Sudden cardiac arrest is the stopping of the heart due to a disruption of the heart’s electrical impulses, which results in inadequate oxygenated blood flow to the brain and vital organs. The victim hence loses consciousness and could die.
The leading cause of cardiac arrest is irregular heartbeat (arrhythmias) in adults, heart defect (congenital heart disease) and asphyxiation for children.
In Europe, more than 800 people suffer cardiac arrest every day.
To avoid death, care must be given within three minutes, before brain damage occurs. The chance of recovery decrease by 10% every minute. CPR can double or triple the chances of survival.
Anyone who witnesses a cardiac arrest should focus on the three key steps:
· Call for help
· Start chest compressions
· Defibrillation, if necessary
The guidance for chest compressions has been simplified in recent years. For many years, performing CPR meant checking the airway and doing mouth-to-mouth resuscitation in addition to chest compressions. Experts now advise chest compressions alone can keep the heart pumping and maintain blood flow for a few minutes until emergency specialists arrive.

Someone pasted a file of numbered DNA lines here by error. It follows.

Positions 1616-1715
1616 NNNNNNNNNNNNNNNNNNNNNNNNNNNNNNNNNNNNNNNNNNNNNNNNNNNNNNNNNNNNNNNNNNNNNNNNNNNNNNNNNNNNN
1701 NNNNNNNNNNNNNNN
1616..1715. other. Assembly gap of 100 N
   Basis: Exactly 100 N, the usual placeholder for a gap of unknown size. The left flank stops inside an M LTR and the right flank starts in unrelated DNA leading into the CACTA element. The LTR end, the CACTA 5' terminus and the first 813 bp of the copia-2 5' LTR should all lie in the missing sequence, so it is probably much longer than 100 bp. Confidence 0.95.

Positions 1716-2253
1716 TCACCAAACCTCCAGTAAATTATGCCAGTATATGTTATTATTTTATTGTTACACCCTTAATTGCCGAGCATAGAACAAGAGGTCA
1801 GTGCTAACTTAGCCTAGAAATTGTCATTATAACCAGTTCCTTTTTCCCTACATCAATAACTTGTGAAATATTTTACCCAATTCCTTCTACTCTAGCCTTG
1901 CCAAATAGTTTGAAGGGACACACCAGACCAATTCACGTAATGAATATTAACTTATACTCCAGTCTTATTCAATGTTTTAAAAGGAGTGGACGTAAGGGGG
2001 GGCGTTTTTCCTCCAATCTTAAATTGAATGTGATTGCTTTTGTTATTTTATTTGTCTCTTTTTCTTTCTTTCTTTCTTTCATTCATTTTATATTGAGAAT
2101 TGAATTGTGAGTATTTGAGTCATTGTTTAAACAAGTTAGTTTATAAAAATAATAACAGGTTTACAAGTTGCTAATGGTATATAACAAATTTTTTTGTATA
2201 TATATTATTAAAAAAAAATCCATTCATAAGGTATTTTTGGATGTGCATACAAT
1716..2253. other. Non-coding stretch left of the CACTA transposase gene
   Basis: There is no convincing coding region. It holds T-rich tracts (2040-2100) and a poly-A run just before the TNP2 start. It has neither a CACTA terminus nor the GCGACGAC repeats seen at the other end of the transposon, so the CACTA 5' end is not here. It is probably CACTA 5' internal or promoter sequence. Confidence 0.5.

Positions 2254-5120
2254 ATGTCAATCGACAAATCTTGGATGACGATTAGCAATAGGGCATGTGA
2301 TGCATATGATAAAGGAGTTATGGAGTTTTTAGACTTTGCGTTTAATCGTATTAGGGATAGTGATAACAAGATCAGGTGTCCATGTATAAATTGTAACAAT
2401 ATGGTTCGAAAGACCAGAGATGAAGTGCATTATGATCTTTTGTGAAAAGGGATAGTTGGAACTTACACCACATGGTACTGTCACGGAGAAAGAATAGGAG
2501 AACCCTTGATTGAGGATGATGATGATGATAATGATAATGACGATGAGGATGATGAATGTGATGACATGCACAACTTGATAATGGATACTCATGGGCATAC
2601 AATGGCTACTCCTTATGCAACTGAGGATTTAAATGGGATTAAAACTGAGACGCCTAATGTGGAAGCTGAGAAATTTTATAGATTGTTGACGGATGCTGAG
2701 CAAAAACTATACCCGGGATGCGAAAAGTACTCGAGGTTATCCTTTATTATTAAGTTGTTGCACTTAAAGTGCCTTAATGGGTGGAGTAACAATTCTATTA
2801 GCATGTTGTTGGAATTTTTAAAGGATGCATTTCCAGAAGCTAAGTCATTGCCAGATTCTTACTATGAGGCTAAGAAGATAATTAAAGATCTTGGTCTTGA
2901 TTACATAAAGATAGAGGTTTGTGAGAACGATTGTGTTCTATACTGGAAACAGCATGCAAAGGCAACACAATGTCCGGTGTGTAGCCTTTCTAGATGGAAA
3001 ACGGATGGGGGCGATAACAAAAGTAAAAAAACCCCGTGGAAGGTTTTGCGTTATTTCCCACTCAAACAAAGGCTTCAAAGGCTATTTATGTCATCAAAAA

Guidelines today do not promote ‘mouth-to-mouth’ procedure as it’s difficult to perform and chest compressions are essential to maintaining artificial circulation and stopping those would mean interrupting the victim’s circulation.
The optimum rate of compression is 100 to 120 beats per minute, pressing hard and fast in the centre of the chest.
How to perform chest compressions correctly?
Press down in the centre of the chest at a rate of approximately 100 times per minute. For finding the right rhythm one can think of the below songs:
• BeeGees — “Stayin’ alive”
• Justin Timberlake — “Rock your body”
• Hanson — “MMMBop”
• Jay Z and Beyoncé — “Crazy in love”
• Gloria Gaynor — “I will survive”
• Los Del Rio — “La macarena”
For children, mouth-to-mouth resuscitation is still advisory since asphyxia is usually the cause of cardiac arrest in minors.
Automated external defibrillators are increasingly common in public places. One might be available during a cardiac arrest. As chest compressions should begin right away, it’s best to have two responders — one to do chest compressions and the other to set up and use the automated external defibrillator.
American Heart Association and EuReCa Two